Shifts in North Pacific ecosystems and their relationships to regional climate variability
King, Sarah Jane
Thesis or dissertation
University of Exeter
This study examines how the marine ecosystem along the western coast of North America has been affected by the pattern of the Pacific Decadal Oscillation (PDO) index and sea surface temperatures between 1950 and 2012. Previous studies on this topic have largely failed to incorporate the role of seabirds in the Pacific ecosystem. Data of commercial fish catch and seabird sightings were used for seven fish species and three bird species in California, Oregon, Washington and Alaska, as well as zooplankton biomass in California. Statistical tests were used to examine whether population sizes of these species changed in response to the potential phase shifts of the PDO index in 1977 and 1989. The results of this study indicate that the 1977 phase shift in the PDO index was actually a transition period from a ‘cool’ to a ‘warm’ phase that lasted approximately ten years from 1972 until the mid-1980s. This change was associated with marine ecosystem responses at all trophic levels. There is also some evidence for the presence of a second PDO phase change in 1989 and an associated ecosystem response. However, ecosystem changes at this time were less pronounced than those in the 1970s, probably because the PDO index was out of phase with ENSO variability. Responses of marine species to phase shifts in the PDO index were not synchronous across all U.S. states, with a particularly strong latitudinal pattern emerging for species of Pacific salmon. Furthermore, the results presented here indicate that localised sea surface temperature (SST) anomalies with the long-term global warming signal removed, may be able to account for more variation in population sizes than the PDO index, on the western coast of North America. These findings are important because they further our understanding of how species population sizes are affected by regional climate variability and they have the potential to inform decision making for fishing quotas and management plans in the region.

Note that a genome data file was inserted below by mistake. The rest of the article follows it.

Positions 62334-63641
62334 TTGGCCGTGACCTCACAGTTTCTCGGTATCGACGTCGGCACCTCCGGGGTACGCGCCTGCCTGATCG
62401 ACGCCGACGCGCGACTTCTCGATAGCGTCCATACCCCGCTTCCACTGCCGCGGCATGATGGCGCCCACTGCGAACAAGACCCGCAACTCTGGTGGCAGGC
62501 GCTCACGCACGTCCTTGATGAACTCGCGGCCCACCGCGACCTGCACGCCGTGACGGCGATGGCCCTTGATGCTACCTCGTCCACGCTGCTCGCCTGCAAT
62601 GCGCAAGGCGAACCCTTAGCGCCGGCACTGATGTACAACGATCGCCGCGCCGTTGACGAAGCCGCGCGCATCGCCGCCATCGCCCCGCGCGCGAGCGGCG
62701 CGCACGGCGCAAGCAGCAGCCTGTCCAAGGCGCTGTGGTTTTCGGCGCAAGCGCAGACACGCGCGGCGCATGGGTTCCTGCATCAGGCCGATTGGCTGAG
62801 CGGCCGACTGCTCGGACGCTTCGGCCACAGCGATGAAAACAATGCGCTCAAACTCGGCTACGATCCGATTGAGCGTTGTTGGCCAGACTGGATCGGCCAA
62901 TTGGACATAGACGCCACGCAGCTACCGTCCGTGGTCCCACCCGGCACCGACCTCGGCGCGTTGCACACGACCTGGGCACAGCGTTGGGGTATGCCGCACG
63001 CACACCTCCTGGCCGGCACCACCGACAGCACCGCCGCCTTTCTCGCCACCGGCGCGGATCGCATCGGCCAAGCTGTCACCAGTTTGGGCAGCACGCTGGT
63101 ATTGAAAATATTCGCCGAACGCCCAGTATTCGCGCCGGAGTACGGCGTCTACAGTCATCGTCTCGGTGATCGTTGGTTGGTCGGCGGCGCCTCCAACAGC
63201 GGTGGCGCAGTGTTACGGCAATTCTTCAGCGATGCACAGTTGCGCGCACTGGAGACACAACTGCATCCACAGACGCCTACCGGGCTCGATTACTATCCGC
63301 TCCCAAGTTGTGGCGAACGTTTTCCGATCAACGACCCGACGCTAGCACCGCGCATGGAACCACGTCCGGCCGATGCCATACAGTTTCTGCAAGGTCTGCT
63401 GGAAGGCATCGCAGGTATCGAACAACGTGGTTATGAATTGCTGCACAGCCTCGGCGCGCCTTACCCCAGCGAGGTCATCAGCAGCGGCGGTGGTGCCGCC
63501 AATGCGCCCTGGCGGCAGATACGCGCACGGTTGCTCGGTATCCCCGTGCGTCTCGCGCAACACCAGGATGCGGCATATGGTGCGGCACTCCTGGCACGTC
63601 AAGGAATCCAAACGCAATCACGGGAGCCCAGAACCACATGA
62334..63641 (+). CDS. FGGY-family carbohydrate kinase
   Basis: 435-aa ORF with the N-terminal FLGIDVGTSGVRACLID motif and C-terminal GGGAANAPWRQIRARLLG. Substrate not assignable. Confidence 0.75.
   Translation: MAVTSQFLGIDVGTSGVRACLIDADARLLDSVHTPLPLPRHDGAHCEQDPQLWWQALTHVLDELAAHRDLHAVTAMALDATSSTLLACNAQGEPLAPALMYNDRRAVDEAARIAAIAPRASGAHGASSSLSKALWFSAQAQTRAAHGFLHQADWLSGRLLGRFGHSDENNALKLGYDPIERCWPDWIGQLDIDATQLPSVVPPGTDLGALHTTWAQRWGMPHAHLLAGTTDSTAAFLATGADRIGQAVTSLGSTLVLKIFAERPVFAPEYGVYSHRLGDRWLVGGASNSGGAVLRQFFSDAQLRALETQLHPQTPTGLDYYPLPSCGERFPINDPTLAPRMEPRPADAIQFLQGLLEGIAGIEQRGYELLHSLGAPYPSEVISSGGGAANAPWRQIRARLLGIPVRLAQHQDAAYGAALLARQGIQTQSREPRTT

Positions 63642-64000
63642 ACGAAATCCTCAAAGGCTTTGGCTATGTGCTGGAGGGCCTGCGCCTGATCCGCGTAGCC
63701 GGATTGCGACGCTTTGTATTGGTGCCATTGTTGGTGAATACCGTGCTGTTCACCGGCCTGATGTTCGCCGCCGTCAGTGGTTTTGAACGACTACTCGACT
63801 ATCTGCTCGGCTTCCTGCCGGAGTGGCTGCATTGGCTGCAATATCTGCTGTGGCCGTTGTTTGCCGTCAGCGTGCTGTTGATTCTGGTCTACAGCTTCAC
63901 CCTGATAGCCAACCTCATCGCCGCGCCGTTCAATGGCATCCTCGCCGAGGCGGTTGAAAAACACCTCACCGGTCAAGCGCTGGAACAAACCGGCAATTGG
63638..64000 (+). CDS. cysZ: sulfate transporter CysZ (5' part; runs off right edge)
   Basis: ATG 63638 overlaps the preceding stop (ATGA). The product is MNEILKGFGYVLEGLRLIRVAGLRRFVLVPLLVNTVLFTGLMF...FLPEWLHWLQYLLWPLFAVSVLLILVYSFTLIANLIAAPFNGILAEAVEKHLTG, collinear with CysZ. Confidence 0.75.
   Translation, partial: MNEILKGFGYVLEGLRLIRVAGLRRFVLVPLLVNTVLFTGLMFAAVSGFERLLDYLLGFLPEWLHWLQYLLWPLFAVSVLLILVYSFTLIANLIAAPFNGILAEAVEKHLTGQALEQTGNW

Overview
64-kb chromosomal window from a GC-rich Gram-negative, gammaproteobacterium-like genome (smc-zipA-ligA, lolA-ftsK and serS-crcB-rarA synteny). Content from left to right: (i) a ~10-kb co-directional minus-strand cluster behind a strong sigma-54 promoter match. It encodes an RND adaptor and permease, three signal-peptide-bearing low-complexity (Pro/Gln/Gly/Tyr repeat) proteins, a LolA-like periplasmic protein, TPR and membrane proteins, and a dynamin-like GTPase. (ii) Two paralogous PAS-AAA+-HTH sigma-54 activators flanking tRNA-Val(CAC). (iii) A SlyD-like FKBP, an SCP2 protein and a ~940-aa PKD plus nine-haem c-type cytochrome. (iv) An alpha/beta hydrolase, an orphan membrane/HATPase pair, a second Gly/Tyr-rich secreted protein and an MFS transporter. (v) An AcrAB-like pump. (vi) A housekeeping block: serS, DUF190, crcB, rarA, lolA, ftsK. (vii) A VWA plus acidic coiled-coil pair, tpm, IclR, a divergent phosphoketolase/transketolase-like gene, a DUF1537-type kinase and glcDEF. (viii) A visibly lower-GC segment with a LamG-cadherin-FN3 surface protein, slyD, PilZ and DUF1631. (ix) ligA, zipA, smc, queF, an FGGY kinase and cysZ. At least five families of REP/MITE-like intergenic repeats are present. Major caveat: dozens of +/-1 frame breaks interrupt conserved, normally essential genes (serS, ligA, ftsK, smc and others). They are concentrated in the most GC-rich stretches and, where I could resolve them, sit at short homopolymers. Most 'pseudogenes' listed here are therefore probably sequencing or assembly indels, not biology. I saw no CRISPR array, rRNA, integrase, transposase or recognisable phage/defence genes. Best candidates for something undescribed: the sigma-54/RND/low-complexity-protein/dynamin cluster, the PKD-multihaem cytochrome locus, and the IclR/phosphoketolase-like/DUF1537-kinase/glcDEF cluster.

MbyRes in Geography